The learning difficulties of hearing impaired children lie primarily in their difficulties in speech and language, which may in turn vary according to their degrees of hearing loss and how early the intervention takes place.
Some of these children may have poor articulation of speech, for example, the omission of high frequency sounds. They may be weak in breath and pitch control and their voices tend to be monotonous. All these make it difficult for them to communicate with others. In language learning, they may have difficulties in understanding abstract vocabulary, complicated sentence structures and unfamiliar concepts. They may also have difficulties in learning to read and write. Studies have shown that early identification of hearing loss followed by the correct intervention (use of the correct amplification device and speech therapy) can lead to avoiding most or all of the above mentioned problems.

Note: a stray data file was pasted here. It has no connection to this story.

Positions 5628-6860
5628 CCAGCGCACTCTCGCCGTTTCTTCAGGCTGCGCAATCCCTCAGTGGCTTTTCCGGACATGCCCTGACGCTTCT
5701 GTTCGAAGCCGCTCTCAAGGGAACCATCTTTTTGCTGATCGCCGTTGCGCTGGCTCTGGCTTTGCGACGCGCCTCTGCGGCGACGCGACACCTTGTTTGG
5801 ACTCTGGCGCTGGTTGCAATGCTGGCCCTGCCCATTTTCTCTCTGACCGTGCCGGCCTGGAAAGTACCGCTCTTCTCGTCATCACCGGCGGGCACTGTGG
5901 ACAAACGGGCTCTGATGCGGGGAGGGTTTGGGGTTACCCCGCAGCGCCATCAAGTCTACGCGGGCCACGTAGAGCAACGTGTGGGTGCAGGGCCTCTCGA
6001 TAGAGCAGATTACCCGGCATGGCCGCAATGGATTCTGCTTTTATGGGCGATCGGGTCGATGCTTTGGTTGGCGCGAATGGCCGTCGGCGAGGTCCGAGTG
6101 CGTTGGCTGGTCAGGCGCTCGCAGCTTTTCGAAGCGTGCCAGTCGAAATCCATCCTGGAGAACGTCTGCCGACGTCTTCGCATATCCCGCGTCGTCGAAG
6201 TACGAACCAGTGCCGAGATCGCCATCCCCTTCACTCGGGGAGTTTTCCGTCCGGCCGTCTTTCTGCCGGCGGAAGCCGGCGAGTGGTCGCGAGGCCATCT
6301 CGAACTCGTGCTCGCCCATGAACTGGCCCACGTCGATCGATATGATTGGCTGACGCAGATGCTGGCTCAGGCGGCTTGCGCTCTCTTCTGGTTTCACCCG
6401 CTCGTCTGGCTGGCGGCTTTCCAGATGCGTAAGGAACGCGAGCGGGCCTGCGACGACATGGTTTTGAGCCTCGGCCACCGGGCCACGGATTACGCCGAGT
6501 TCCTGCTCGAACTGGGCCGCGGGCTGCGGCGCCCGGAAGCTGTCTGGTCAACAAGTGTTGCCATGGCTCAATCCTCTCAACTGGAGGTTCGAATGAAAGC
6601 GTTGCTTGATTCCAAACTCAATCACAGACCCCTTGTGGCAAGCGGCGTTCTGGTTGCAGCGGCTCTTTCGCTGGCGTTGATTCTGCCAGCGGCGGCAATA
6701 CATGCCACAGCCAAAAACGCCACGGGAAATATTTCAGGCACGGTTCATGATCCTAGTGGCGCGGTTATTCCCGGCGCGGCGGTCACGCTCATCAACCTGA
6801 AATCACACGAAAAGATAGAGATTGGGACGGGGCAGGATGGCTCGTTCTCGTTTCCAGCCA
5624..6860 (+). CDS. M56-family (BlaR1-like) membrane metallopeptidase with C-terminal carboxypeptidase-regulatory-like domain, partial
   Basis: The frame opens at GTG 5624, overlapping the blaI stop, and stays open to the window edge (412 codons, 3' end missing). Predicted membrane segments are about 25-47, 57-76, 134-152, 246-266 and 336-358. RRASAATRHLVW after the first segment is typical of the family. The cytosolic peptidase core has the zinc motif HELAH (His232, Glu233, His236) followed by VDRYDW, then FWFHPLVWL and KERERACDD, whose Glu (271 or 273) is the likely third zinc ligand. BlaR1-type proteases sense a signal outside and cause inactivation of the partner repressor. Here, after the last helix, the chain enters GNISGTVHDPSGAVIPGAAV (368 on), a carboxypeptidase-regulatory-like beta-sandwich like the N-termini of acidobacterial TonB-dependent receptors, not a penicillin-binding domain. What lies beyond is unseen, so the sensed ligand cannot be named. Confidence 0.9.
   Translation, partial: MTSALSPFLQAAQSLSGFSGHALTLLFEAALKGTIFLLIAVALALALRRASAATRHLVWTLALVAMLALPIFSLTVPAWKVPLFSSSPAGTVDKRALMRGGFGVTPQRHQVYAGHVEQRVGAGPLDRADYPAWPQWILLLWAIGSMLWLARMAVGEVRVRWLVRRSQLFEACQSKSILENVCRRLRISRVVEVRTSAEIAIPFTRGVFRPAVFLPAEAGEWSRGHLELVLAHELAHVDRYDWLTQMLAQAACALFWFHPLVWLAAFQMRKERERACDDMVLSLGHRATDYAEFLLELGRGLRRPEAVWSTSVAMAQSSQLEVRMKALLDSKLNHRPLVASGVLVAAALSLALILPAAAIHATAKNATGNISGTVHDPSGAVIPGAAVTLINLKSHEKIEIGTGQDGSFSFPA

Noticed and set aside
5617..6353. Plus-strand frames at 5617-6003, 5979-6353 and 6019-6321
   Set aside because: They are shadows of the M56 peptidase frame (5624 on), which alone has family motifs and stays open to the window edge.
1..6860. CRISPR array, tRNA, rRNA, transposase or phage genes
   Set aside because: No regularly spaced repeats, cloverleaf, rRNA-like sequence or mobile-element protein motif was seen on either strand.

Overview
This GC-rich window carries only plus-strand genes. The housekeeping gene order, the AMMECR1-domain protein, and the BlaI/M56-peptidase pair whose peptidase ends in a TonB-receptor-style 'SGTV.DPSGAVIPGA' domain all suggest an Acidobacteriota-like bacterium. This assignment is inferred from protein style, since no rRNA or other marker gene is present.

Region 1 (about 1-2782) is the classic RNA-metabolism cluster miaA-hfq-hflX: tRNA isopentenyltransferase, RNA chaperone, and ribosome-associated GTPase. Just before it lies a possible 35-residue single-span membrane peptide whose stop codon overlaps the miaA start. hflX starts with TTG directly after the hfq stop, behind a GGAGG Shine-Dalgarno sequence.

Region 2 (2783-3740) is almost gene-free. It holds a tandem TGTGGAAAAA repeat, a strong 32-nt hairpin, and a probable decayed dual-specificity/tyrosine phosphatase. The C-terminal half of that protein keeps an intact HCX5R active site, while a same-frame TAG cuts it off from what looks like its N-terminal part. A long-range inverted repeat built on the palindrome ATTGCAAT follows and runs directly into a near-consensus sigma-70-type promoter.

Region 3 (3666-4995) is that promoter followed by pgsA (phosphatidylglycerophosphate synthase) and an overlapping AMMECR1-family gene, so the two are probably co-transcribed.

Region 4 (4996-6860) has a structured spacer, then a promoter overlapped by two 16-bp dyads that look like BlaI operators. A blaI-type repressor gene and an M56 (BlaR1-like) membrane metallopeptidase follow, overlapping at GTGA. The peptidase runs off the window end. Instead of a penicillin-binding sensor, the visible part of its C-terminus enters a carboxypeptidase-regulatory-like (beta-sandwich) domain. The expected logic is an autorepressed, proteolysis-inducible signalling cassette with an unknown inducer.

Language plays an important part in the higher intellectual development, especially in problem solving. Deafness may cause a language deficit, which in turn affects progress in learning. Many hearing impaired children tend to be rather weak in abstract thinking and analytical power. This can be a hindrance to their acquisition of knowledge.